Treatment with nitric oxide (NO)-producing vasodilators such as nitroglycerin (NTG) and sodium nitroprusside (SNP) causes tolerance. Both NTG and SNP relax blood vessels by increasing guanosine 3',5'-cyclic monophosphate (cGMP) in vascular smooth muscle. We determined the effect of treatment with NTG on cGMP production in cultured pig coronary smooth muscle cells (CSM). Cells incubated for 1 h with 10 μM NTG were desensitized to the effect of NTG on cGMP, but 100 μM NTG was required to induce cross-tolerance to SNP. Acute concentration-response curves of cGMP to NTG and to SNP were determined in cells pretreated for 1 h with 100 μM NTG and compared to response curves in untreated cells. In untreated cells, both NTG and SNP increased cGMP concentration dependently. SNP (1 mM) increased cGMP to 575 ± 22 pmol/mg vs 55 ± 4 pmol/mg for 1 mM NTG (P < 0.01, n = 8). Pretreated cells were unresponsive to acutely applied NTG but remained responsive to SNP, although the concentration-response curve to SNP was significantly depressed by approximately 60%. After washout of the NTG pretreatment, the cGMP response to SNP returned to control within 48 h while response to NTG required 72 h. These results show that smooth muscle cells exposed to NTG become tolerant to the effect of NTG on cGMP, and that cross-tolerance to SNP required a 10-fold higher concentration of NTG. The cGMP concentration- response curves of these tolerant cells to rechallenge with NTG or SNP were different. Also, in cells tolerant to NTG the cGMP response to SNP recovered while the response to NTG was still depressed. These differences suggest that although both drugs act by releasing NO, the mechanism of tolerance to the vasodilator response is not the same.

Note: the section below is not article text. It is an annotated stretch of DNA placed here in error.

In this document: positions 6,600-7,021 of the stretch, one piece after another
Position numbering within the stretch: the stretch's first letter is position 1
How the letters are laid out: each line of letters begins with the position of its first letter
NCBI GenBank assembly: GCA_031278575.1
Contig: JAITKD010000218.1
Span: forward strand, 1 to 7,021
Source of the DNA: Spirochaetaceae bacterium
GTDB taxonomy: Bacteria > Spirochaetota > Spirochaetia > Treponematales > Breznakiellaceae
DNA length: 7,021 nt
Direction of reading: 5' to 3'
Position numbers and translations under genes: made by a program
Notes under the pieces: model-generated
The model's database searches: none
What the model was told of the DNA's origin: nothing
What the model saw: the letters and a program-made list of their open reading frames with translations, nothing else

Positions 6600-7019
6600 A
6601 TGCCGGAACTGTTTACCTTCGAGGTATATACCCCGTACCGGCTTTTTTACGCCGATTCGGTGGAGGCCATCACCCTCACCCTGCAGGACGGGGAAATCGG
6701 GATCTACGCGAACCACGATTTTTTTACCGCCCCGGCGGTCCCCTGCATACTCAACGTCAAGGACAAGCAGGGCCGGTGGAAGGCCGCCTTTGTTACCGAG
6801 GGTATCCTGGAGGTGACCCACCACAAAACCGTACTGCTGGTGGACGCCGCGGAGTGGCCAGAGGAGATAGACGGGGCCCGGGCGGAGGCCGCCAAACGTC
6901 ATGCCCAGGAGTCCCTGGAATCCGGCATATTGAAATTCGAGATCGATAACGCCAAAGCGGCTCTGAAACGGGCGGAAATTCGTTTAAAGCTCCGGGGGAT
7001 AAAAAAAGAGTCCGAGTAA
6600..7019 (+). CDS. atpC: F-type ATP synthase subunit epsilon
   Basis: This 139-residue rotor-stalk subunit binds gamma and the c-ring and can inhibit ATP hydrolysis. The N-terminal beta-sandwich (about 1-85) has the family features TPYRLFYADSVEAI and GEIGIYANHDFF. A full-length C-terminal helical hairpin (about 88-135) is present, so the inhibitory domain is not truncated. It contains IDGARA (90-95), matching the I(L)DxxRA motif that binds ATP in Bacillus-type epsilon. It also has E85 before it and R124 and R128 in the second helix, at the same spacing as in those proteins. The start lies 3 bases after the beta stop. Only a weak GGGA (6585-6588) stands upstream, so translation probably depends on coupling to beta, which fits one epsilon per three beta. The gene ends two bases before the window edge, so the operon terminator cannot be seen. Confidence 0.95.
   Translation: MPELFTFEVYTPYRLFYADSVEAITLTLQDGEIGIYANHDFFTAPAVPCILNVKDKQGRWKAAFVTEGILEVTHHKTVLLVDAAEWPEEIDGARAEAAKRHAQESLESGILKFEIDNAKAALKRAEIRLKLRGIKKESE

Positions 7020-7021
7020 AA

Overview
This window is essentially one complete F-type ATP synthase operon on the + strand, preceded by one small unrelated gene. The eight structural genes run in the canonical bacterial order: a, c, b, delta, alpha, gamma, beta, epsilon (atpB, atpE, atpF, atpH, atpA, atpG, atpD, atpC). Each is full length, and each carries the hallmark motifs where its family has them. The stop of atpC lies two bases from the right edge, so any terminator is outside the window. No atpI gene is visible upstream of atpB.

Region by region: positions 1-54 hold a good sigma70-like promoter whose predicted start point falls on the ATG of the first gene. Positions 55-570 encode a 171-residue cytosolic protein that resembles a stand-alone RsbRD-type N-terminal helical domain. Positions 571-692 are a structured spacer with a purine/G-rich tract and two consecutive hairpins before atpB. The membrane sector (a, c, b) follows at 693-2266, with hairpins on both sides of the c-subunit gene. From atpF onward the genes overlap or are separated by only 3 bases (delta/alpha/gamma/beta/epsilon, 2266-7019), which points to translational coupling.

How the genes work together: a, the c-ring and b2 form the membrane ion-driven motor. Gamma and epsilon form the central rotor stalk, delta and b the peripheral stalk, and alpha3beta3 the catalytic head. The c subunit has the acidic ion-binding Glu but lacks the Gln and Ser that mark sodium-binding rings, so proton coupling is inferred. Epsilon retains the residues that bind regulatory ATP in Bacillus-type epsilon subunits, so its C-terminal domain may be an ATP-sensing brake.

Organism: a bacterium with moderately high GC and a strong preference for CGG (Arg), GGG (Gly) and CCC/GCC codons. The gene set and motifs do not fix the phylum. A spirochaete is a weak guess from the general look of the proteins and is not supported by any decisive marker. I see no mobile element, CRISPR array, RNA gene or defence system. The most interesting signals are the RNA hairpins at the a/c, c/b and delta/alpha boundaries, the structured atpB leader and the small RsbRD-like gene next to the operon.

|Original language||English (US)|
|Number of pages||7|
|Journal||Anesthesia and Analgesia|
|State||Published - Jan 1 1994|
ASJC Scopus subject areas
- Anesthesiology and Pain Medicine